Capt. Bob’s Blog

News, viewpoints, techniques, and tips from Capt. Bob


Posted by on 5:47 pm in Blog | 0 comments

FELT SOLES ON WADERS-A NEW TWIST For many years, when we got a pair of boots or waders that did not have felt soles, we would grind off the lugs to create a flat surface then glue on the felt. Got a new pair of waders a couple of months ago and proceeded to grind off the lugs. Much to my surprise (and dismay) the lugs were not molded rubber as usual but rather an open-cell foam with a thin layer of rubber encapsulating the surface. When I broke through this skin the boot foot was no longer waterproof. So I returned the waders to Cabelas taking responsibility for altering their product but also informing them that this was a radical departure in boot construction and not a very sound way of making the bootfoot. What’s going to happen when that thin rubber coating wears away? They were very understanding and replaced the waders. But how to apply the felt soles? Simple solution. Place strips of felt or rubber between the lugs to create the flat surface. Glue the felt to the flat bottom and insert sheet metal screws. Hope this saves some of you from experiencing the problem I...

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Posted by on 8:51 pm in Blog | 0 comments

The SPEY FISHER’S GILLIES HAT    This is the traditional hat of the Scottish Gillies that’s been around for centuries. Gillies were the River-keepers and game-keepers on the estates of Scotland. They eventually became the fishing guides of current times and are the masters of Speyfishing.   This is the most practical fishing hat you will ever own. The front brim protects your face from the elements and shields your eyes from glare and provides a stable platform for mounting your magnifying glasses. The side brims protect your ears. And the rear brim protects your neck and keeps water from running down your collar. The chin strap keeps the hat firmly on your head in strong winds or when running the River in your boat. It also enables you to hang your hat behind you when you don’t want to wear it. We hand-make our hats from waxed cotton, which is waterproof and breathable. These hats are a tribute to the Speyfishing tradition and will mark you as a serious flyfisher.     ...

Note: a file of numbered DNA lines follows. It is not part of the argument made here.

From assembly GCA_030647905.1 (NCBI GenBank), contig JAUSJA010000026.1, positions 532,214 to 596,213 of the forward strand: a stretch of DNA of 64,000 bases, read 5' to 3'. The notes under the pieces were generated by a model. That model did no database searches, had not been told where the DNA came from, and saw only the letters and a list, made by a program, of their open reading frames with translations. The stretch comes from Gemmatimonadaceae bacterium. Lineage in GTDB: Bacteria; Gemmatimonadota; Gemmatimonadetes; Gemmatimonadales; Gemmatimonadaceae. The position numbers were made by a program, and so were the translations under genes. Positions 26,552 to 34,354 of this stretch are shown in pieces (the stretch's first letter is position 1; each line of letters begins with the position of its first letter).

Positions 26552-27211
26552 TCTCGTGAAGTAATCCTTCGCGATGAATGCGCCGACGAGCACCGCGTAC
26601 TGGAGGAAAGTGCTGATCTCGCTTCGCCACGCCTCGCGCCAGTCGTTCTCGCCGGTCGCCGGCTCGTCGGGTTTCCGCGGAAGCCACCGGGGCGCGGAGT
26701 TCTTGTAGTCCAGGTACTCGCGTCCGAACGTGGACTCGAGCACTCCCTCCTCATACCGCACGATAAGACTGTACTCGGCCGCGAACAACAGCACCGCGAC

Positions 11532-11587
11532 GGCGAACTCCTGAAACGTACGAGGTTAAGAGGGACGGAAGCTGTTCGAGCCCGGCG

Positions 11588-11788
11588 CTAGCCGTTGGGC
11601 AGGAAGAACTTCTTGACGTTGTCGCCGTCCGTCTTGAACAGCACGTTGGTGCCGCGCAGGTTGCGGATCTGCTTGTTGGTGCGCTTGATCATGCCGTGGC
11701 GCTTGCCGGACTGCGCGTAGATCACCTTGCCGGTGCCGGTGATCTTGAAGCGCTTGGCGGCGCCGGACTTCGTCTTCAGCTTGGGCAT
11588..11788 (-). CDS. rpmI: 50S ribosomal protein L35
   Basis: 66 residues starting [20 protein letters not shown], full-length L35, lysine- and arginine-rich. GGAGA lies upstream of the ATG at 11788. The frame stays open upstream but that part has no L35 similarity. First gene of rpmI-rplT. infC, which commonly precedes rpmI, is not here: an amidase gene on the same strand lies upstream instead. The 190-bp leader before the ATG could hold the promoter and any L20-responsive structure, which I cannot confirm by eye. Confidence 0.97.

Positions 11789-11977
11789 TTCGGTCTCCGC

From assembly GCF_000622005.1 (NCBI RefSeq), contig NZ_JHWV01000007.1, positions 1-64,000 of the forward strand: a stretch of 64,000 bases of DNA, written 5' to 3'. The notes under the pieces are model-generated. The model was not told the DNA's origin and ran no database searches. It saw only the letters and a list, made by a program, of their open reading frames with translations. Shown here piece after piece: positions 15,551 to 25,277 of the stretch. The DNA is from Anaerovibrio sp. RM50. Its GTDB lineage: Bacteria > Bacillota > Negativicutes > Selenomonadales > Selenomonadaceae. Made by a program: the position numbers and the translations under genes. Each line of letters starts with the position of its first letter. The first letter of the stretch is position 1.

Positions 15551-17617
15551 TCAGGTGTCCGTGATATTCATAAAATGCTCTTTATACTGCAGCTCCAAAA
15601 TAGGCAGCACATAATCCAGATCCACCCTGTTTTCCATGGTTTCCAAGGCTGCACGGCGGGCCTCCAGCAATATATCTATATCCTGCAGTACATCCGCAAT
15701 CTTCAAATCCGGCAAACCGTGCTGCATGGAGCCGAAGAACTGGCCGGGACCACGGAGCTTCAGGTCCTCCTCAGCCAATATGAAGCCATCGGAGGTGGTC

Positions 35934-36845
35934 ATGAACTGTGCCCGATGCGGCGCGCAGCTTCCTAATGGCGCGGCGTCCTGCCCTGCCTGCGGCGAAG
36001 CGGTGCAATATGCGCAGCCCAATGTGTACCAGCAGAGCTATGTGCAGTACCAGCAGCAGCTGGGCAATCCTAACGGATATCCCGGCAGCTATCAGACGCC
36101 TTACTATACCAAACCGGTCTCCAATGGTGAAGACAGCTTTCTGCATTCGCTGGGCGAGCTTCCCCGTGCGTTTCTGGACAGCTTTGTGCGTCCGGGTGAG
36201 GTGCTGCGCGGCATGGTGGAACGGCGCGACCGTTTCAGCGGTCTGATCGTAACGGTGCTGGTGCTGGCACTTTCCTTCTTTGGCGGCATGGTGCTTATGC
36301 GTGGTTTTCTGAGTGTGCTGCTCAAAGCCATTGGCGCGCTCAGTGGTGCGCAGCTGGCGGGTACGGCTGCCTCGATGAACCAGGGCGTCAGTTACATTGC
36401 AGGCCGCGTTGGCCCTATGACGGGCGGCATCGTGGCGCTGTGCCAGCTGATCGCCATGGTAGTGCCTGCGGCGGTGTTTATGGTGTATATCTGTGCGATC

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Posted by on 12:44 pm in Blog | 0 comments

Crouched under an overhanging tree, trying to cast to a Steelhead lie across the River beneath an overhanging shrub, has never been easy with Speycasting. However, with modern switch rods and lines, this has all changed. Traditionally, Speycasts have consisted of launching the forward cast in an upward trajectory to achieve distance. With a switch rod and a short, heavy switch head you can power cast your fly in a flat trajectory so that it flies like a bullet to that difficult target. This has opened up lots of opportunities that we had to pass by when fishing traditional methods. The more I experiment with the switch rods, the more techniques I’m discovering that allow me to cover the water more completely. If you haven’t tried them yet, I think you will enjoy the experimentation as well as the...

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Posted by on 9:57 pm in Blog | 0 comments

After watching an angler fall in the Hoh River, we got to talking about how to handle a River-dunking. The most important thing is not to panic. In most cases, you will be in shallow enough water to regain your footing quickly (if not your dignity). Try not to scramble because if you stand up and fall down again, you may be injured on the rocks. If you are swept away into deeper water, point your body feet-first down the River to protect your head from rocks and gradually paddle yourself toward shore. The most detailed  advice on handling these situations was given by Lee Wulff and Hugh Faulkus in their books. Lee actually dove off a bridge head-first in a pair of waders to illustrate his advice. And remember: It’s more important to save your life than to save your fishing...